How to understand git and github for beginners

Power Up Web Dev
5 min readApr 16, 2018


Have you ever played a game without a memory card? ( I’m talking Playstation 1 times) If you did, you really liked to live dangerously and I would be extra cautious around you because your decision making is questionable.

If you’re not a gamer, what usually happens when one plays without a “memory card” is that when the player turns off the playstation console, any and all the progress they have made in the game is forever lost and they would have to restart all over again. Doing so is like doing this:

However, if a gamer used a memory card, they would be able to retain all the progress they’ve made as it would be saved in a file, which can be accessed the next time the gamer turned on their gaming console.

That’s more or less my analogy of Version Control.

What is version control?

It’s a system that records changes to files so that if ever the situation calls for it, you’d be able to revert to previous versions of “saved” progress.

Say you sat down one evening and you coded a navigation menu that was red, a footer section that was blue, and set the body text to a font-size of 22px. You were very happy with your progress, so you upload the project files on github and call it a night.

While you were sleeping, unbeknownst to you, your cat — who is set in ruining your life — accessed your text-editor and locally changed your menu to blue, your footer section to red, and set the body text to 100px then uploaded the edited files to github.

You wake up the next day and are pumped to work on your project, when you’re hit with the new styling of your website. But because you’re smart and uploaded your files to github using git, you were able to revert your files to your original code regardless of the local changes that your cat made.

Eyyyy!! you’re happy and your cat’s schemes didn’t phase you. But oh no!
He swipes your morning coffee with his tail and the coffee spills on your laptop and fries the circuits. Now you can’t access your local files! you’d have to start your project all over again! Nope.

What is Github?

It is a web-based app, which stores your projects / files in repositories

Not all hope is lost because you were smart by storing your local files on Github! You slap your cat on the paw, get a new a laptop, use git and github to access and download your saved files and wallah! it’s as if you never lost progress.

But because you bought a new laptop, your budget for cat food hits an all-time low. The cat seeing his dire situation decides to help you finish your website faster for that extra money.

This is when your cat creates his own Github account and helps speed up your progress.

What else can Github do besides save my progress?

Github allows you to collaborate with other developers

While you were sleeping, he used his own laptop — or cattop — “cloned” a copy of your project files into his local desktop and started coding ( sidenote: doing this does not mess up your previous history or currently saved file, he merely cloned a copy of your currently saved file into his desktop ).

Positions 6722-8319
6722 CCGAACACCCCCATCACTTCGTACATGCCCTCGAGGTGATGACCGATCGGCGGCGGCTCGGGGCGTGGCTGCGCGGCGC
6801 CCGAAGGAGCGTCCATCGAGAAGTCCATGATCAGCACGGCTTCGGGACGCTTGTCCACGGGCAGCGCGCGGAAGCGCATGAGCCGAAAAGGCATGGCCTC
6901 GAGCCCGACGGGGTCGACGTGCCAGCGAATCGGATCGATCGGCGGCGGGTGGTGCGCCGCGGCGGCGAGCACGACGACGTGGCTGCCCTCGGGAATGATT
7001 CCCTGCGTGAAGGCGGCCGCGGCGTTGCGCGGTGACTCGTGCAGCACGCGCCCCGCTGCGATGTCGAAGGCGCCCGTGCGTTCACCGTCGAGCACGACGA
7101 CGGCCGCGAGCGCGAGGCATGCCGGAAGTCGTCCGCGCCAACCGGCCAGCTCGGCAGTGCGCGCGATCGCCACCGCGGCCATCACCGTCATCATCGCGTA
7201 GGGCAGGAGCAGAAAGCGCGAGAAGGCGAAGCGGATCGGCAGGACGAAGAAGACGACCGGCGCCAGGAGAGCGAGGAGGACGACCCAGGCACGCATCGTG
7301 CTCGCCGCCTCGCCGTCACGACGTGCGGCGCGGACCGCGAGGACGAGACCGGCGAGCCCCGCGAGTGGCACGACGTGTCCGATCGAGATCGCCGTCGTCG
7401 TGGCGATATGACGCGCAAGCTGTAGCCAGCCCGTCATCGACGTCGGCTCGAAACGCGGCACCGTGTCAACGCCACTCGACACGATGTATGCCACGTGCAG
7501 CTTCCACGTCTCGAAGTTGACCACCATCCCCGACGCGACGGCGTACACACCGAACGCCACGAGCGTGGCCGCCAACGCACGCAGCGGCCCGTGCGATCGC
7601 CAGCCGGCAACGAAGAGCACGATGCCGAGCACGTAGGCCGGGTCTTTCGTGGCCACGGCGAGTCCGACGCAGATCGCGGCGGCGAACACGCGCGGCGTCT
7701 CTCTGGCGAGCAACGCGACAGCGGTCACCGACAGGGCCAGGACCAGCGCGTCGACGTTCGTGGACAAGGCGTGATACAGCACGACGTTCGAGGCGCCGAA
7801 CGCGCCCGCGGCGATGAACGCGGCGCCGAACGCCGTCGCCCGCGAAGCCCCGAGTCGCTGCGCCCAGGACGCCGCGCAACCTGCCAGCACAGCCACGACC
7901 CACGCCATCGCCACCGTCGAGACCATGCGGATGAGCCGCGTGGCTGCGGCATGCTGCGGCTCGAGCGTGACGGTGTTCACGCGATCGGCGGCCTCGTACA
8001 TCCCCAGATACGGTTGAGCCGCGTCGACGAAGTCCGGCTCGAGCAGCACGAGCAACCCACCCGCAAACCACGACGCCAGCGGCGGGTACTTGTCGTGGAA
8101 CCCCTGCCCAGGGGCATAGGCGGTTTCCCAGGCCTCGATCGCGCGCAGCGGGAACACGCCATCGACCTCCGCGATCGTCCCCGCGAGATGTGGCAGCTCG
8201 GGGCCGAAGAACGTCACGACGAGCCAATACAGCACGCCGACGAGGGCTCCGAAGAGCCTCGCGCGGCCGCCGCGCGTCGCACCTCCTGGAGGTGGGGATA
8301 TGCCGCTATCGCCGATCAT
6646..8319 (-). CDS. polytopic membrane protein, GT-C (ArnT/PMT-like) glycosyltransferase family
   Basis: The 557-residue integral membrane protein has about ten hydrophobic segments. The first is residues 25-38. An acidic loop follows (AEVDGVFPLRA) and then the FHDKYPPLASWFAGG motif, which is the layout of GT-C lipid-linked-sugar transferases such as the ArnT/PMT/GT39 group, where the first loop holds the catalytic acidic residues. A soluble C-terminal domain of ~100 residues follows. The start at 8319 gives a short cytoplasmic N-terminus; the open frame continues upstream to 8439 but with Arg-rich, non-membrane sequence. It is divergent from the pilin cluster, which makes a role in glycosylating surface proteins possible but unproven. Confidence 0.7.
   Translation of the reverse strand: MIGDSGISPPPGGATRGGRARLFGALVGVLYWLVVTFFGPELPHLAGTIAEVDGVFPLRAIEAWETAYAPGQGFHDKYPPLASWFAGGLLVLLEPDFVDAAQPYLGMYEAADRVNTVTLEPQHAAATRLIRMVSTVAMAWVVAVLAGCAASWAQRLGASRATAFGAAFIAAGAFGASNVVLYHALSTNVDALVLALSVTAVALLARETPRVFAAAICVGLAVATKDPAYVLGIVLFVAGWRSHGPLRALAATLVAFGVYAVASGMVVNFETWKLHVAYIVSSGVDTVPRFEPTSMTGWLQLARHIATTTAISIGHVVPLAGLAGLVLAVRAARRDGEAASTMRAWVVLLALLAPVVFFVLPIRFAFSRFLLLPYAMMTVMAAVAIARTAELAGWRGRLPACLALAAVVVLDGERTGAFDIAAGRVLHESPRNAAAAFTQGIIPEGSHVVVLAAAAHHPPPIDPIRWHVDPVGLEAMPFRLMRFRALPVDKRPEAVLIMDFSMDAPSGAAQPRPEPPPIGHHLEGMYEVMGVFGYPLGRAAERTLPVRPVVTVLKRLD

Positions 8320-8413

Before you even woke up, he developed the about section, contact page, and used CSSGrid to display your client’s portfolio responsively — and mind you, doing all this faster than you could ever damn code. He’s happy about his progress and “pushes” his changes to your Github and goes to sleep.

You wake up, you log in to your Github account and you notice that someone by the username of CodingRightMeow pushed his changes to your project. You review it and to your astonishment, it is code that is better than anything you could ever damn code.

You accept the changes and both your files merge into one completed project. You get paid and you celebrate your hard-earned cheque by buying brand-named cat-food.

Client happy. You happy. Most importantly, cat happy.

What is Git?

If Github is a library of your projects, Git would be the librarian.

— — or — —

If Github is the memory card, git would be the playstation system that is in charge of saving / reverting all progress.

Of course, this is a generalization of what git is.

This is my fun take and attempt to talk about this topic and answer the what and the why to version control. I have plans to publish a tutorial on how to use git and github for web development really soon.

Note that this is not meant to be an exhaustive resource on the topic. It is not a comprehensive tutorial on their full capabilities and functionalities.

It’s my hope that this helps at least one person understand the basics of github and git in lamens terms.

Additional and amazing resources on github:

A guide to using github pages
Using github pages to host your website
Git cheatsheets, ebook, video course


This “publication” is called Power Up and I hope to have empowered your learning.

You can support me in different ways: clapping, sharing my posts, inviting me to guest feature in your Medium, commenting, or by hitting that follow button. If you’re feeling generous, keep me awake by buying me a cup of coffee. :)




Power Up Web Dev

Hoping to empower and clarify your learning. Web Development focused.